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Removing the Veils: Seeing Ourselves in the New Light of Forced Change

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“I don’t think there’s a right or wrong way to feel about being in isolation or quarantine in this unprecedented situation. ... We are being stripped—like Inanna in the underworld—and we are being offered the gift of hard-won wisdom.”

In the story of the ancient Mesopotamian goddess Inanna, she enters the underworld to try to reclaim a lost love. In order to enter the realm of death and endings, she has to go through seven gates, removing seven veils or seven items of clothing, until she is stripped naked. While there, she effectively dies, but then is reborn again (this is similar the Easter story). When she returns to the above-ground world, she is a better queen, a better leader, a wiser woman who knows how to bring life to the world because she understands the meaning of death.

During this worldwide pandemic, I think a lot of us are being stripped of our veils. We cannot rely on the things that made us feel like ourselves before: seeing friends, going to work, being “busy” all the time. I was certainly someone who relied on being busy to feel like myself. Rushing from place to place and running my energy down to zero every day was part of how I used to distract myself from the existential anxiety of being a person.

I’ve been working on this tendency for a long time, but, thus far, nothing has forced me to see myself without the crutches of a full social calendar, a rush to the future, and a constant sense of busyness quite like this before. All I am doing is working from home, spending time with my partner, and doing yoga. It’s not all bad, it’s just very different from what I was doing before.

It’s been a fascinating challenge that I am both straining against and also enjoying. I’ve been barefoot at home baking a lot, which doesn’t quite match my self-image as a strong feminist business owner—but it’s nice. My world has gotten much smaller. I can keep more to myself and for myself. I am writing every day, and it’s bringing me joy. I take a lot more naps. My back hurts less.

And, yet, at the same time, I struggle against the bonds of this situation. I want to run to my friends’ houses and embrace them for a long time. I want to be able to plan ahead. I want to feel as if I am accomplishing something.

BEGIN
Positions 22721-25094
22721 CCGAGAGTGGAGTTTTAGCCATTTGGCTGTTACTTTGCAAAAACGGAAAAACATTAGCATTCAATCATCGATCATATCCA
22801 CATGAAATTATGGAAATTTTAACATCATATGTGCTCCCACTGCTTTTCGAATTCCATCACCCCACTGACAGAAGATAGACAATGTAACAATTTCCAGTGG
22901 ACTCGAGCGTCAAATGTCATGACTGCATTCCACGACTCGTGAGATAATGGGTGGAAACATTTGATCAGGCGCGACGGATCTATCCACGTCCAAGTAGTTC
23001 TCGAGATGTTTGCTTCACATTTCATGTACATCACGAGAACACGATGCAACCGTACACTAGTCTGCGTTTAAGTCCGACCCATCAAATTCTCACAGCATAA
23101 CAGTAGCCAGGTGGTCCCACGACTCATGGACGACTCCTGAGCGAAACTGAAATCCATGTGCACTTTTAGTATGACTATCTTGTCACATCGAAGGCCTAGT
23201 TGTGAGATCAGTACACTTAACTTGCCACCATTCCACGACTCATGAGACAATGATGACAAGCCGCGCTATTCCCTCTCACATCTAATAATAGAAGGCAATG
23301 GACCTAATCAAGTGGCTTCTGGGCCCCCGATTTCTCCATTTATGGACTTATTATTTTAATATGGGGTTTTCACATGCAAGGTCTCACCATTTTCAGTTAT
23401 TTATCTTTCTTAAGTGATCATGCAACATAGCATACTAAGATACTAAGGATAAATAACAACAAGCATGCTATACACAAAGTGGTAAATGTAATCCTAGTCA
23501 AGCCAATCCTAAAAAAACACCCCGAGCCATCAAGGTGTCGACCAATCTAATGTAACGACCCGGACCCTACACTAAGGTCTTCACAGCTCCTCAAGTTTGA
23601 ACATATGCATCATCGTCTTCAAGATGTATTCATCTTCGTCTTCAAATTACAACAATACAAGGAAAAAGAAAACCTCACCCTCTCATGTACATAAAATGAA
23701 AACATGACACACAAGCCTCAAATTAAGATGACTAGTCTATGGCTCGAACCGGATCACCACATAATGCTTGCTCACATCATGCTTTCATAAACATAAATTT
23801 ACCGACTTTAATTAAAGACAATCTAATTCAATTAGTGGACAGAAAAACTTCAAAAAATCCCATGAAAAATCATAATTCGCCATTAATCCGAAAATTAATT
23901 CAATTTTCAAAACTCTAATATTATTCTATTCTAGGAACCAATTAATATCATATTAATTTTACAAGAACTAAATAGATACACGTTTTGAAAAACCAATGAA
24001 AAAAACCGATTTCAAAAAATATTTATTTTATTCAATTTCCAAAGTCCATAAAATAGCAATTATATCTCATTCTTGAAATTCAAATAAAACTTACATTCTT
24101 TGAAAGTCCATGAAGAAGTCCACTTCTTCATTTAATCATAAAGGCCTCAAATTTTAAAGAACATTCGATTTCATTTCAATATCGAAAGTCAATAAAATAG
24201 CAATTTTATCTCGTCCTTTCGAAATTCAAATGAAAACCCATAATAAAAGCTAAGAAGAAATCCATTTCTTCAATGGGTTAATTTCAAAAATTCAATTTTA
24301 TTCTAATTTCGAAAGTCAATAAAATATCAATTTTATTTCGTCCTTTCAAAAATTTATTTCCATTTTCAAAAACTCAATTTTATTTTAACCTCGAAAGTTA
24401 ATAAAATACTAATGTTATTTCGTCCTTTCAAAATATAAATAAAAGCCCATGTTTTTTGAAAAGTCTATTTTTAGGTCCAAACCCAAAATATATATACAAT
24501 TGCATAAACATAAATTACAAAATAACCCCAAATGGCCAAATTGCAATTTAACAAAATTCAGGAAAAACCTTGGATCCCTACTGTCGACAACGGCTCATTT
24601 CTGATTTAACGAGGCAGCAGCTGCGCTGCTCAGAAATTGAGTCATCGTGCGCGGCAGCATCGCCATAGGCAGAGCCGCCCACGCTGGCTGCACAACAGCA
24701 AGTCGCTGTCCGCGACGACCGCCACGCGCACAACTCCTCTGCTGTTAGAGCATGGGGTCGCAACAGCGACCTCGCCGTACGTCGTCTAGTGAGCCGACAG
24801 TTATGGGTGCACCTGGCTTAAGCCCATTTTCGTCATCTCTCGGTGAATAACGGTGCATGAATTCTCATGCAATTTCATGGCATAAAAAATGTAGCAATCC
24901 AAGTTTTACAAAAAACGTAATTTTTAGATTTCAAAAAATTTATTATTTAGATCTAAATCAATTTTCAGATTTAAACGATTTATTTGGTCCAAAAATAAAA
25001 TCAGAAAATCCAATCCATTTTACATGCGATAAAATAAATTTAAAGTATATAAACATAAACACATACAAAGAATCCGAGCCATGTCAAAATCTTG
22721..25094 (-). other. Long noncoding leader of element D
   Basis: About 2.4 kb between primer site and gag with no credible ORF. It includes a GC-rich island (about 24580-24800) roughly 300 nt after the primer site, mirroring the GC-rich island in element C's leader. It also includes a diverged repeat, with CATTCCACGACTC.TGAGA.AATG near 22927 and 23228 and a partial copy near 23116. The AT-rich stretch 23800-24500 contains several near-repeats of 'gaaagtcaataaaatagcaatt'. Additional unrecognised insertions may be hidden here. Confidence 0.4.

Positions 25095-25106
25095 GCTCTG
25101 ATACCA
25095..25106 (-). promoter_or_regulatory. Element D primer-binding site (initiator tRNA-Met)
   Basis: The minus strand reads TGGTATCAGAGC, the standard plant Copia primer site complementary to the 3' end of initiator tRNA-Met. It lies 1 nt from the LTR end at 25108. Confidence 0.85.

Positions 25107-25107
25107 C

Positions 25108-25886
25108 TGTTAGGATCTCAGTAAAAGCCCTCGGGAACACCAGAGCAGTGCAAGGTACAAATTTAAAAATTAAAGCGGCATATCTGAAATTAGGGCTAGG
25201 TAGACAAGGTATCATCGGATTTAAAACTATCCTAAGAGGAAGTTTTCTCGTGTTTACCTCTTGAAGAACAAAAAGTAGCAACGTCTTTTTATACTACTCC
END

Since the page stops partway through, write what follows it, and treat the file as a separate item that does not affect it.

I don’t think there’s a right or wrong way to feel about being in isolation or quarantine in this unprecedented situation. But the experience of seeing ourselves in a new light without being able to lean on whatever it was that made us feel like us is a hard and fascinating challenge worth meeting with a clear mind. We are being stripped—like Inanna in the underworld—and we are being offered the gift of hard-won wisdom.

This may or may not be a time to get things done, to be productive, to distract ourselves, to work on our relationships, or to close our eyes and try to sleep through the crisis. We’re all dealing with it how we’re dealing with it. But we have a unique opportunity, perhaps, to see ourselves stripped naked in this underworld, knowing that, somehow, eventually, there will be a rebirth into whatever the other side of this is.

Who do we want to be when we reemerge into the light? Will we go back to all our old habits or will we take some of the gems and riches from this underworld experience with us? Even as we struggle and suffer with the changes that have been forced on us, can we also ask ourselves, “What am I learning about who I am?”

Read more about rediscovering perspective in the pandemic.


About the Author

Julie Peters

Julie Peters is a staff writer for Spirituality & Health. She is also a yoga teacher (E-RYT 500, YACEP) and co-owner of Ocean and Crow Yoga studio in Vancouver, BC, with her mom, Jane. She is the author of Secrets of the Eternal Moon Phase Goddesses: Meditations on Desire, Relationships, and the Art of Being Broken (SkyLight Paths 2016) and WANT: 8 Steps to Recovering Desire, Passion, and Pleasure After Sexual Assault (Mango Media 2019). Learn more at www.jcpeters.ca. Follow her at @juliejcp.


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